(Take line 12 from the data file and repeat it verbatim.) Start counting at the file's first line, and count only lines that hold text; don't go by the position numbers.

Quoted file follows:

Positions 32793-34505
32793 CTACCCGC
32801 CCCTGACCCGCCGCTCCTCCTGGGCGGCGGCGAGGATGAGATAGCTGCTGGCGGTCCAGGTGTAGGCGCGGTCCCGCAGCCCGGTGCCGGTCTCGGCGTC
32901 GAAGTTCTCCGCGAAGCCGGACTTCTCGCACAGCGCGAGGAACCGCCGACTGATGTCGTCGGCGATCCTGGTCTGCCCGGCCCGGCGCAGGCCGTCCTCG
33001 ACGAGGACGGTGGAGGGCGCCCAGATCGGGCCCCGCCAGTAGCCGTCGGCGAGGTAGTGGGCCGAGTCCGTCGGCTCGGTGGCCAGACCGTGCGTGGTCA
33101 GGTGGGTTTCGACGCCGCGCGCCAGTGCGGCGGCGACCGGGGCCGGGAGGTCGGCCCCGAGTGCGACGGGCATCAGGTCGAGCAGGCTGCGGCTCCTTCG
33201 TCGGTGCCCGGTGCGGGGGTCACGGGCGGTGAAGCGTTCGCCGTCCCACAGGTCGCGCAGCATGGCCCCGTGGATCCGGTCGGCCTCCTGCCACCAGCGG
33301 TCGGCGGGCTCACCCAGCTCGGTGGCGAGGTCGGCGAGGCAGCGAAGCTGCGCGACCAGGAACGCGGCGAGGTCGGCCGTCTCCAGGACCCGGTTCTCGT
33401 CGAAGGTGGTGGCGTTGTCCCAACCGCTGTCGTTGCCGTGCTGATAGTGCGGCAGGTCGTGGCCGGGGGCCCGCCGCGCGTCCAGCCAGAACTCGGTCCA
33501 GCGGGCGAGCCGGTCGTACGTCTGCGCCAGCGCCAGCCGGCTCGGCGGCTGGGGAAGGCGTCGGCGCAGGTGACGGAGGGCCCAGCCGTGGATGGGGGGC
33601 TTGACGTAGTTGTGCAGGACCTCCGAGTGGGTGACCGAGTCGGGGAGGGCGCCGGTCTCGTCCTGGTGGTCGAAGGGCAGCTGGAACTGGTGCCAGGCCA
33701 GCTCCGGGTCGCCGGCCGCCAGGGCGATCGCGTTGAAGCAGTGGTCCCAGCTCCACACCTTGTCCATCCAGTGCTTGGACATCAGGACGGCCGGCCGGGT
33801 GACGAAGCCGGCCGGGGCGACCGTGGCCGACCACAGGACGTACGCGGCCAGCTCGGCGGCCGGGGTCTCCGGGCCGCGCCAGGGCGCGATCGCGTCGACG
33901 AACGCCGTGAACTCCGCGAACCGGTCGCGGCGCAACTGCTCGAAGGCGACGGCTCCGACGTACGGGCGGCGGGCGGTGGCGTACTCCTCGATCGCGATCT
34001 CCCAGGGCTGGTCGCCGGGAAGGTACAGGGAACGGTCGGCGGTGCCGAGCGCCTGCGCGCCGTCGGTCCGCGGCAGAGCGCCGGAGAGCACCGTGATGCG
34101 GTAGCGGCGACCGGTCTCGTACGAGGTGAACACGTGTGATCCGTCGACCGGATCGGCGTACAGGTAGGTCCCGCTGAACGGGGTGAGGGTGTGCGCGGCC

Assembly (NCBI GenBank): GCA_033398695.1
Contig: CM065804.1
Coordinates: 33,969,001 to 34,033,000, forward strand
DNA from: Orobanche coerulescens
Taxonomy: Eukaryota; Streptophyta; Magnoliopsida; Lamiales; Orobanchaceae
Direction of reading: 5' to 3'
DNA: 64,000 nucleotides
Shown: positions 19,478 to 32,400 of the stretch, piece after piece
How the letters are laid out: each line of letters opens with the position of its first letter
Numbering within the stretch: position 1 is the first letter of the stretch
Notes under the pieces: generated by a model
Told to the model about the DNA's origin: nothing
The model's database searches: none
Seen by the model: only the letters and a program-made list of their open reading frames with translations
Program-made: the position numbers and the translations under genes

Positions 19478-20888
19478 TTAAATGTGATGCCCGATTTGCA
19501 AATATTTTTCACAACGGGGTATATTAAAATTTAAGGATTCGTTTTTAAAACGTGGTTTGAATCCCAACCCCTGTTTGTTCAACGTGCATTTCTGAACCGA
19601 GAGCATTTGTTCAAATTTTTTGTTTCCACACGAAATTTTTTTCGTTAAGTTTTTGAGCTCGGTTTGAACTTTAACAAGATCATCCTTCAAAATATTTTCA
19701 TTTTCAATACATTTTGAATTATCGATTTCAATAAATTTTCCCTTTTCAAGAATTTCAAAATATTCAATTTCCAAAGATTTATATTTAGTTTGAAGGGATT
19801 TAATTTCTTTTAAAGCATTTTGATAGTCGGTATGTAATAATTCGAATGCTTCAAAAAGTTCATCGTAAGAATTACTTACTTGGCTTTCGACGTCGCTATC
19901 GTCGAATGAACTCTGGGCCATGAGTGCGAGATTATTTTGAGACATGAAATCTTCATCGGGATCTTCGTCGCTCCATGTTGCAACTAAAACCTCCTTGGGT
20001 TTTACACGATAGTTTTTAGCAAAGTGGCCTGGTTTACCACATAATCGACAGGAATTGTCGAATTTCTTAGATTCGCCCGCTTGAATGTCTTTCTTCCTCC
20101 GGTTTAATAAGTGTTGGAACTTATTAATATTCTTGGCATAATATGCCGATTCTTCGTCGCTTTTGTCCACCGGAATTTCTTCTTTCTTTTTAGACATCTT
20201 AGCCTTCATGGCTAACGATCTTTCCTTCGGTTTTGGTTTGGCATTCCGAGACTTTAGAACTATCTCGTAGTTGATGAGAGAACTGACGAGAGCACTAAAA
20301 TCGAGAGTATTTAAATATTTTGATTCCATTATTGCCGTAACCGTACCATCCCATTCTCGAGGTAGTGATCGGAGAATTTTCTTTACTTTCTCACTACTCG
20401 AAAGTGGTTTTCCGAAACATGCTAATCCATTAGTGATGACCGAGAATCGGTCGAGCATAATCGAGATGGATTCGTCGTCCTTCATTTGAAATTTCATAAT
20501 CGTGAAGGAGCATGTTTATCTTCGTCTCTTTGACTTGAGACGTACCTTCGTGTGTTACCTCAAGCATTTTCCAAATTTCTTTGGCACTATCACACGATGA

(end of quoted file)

33701 GCTCCGGGTCGCCGGCCGCCAGGGCGATCGCGTTGAAGCAGTGGTCCCAGCTCCACACCTTGTCCATCCAGTGCTTGGACATCAGGACGGCCGGCCGGGT